Lars Rickelt:
Development and application of fiber-optic sensors in environmental and life sciences

Date: 01-09-2015    Supervisor: Michael Kühl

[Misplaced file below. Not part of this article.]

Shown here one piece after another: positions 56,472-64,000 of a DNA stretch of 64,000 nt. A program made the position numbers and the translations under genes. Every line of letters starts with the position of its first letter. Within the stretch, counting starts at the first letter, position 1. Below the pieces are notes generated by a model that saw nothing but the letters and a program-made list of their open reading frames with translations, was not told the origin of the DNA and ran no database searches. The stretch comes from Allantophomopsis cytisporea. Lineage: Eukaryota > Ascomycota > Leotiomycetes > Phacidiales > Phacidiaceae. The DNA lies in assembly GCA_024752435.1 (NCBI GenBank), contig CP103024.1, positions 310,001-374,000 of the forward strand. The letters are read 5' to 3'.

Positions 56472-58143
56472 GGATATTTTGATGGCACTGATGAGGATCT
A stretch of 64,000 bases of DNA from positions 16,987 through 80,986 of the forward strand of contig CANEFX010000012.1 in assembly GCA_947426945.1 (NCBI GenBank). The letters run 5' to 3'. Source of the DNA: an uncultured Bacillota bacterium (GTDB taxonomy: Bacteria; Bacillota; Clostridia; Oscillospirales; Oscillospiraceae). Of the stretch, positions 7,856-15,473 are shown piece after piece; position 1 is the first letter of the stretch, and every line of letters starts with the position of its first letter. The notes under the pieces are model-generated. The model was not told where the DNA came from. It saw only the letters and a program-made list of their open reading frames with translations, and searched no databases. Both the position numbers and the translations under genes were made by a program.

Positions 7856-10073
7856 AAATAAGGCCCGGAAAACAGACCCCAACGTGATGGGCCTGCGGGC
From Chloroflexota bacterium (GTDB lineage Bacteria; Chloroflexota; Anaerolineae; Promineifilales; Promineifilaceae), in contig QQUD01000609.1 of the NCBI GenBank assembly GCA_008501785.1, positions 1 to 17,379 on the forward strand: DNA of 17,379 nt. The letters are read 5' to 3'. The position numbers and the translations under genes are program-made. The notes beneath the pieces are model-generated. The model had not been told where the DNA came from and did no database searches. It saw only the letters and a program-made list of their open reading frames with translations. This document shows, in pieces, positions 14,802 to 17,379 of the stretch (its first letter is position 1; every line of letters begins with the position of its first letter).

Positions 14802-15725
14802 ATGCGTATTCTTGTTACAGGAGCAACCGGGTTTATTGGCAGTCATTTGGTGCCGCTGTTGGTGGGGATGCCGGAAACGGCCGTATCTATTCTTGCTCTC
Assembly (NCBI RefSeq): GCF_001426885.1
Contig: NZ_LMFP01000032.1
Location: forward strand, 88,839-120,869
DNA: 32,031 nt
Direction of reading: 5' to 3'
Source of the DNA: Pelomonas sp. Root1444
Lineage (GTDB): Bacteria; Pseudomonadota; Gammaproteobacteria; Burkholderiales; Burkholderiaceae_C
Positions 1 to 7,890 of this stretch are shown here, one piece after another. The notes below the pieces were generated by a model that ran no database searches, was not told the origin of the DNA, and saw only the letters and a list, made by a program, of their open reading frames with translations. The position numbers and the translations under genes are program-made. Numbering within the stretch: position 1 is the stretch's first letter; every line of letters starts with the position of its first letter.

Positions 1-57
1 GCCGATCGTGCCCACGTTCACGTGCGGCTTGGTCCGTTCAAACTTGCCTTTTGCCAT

The light guiding properties of optical fibers are the fundament for fiber-optic sensors. The composition of the fiber materials as well as the fabrication methods for both glass optical fibers and plastic optical fibers (POF) are useful knowledge for improvements of the sensor design. A majority of sensing materials includes imbedded luminescent dyes and all O2 fiber-optic sensors are based on O2 quenching of a luminophore. The mechanisms of luminescence and O2 quenching are described. A new procedure for etching a recess in the tip of multimode graded index optical glass fibers was used to improve the mechanical stability of O2 optodes after the sensor chemistry was immobilized into the recess. The recess improved focusing of the excitation light. An O2 optode sensor array was constructed for long-term measurements in soil and sediments. The construction and measuring characteristics of the sensor array system are presented along with a novel approach for temperature compensation of O2 optodes. A method to measure the O2 tension in vivo in the maxillary sinus of cystic fibrosis patients is described. The O2 tension is compared to the bacteria found in the respective sinuses. O2 sensor spots placed inside vials with polymorphonuclear leukocytes revealed strong O2 consumption. The O2 level was measured from outside the vials with a POF. A new method for producing fiber-optic microprobes for measuring scalar irradiance is presented along with an experimental setup for measuring the isotropic response in air and water. The light collecting properties of differently sized scalar irradiance probes (30 μm – 470 μm) produced by the new method were compared to probes produced with previously published methods. A scalar irradiance microprobe was applied to assess the irradiance and total energy dose from different microscopes during the in vitro embryonic development in mouse and pig and the effect on the development was investigated. A highly luminescent cyclometalated iridium(III) coumarin complex was compared to a ruthenium(II) polypyridyl complex or a platinium(II) porphyrin complex. They were all three imbedded in polystyrene spin-coated on cover slips in a 1 μm thick layer. The combination of microscopic spatio-temporal O2 dynamics at the base of heterotrophic biofilms and confocal imaging of biomass and structure demonstrated a complex interaction between biomass distribution, mass transfer and flow. A simple ratiometric intensity based O2 imaging protocol was developed using a conventional digital camera and the O2 distribution images were compared to life-time images obtained using a monochrome fast gate-able CCD camera. The method was applied to a biofilm growth incubator incubated with bacteria occurring in drinking water systems.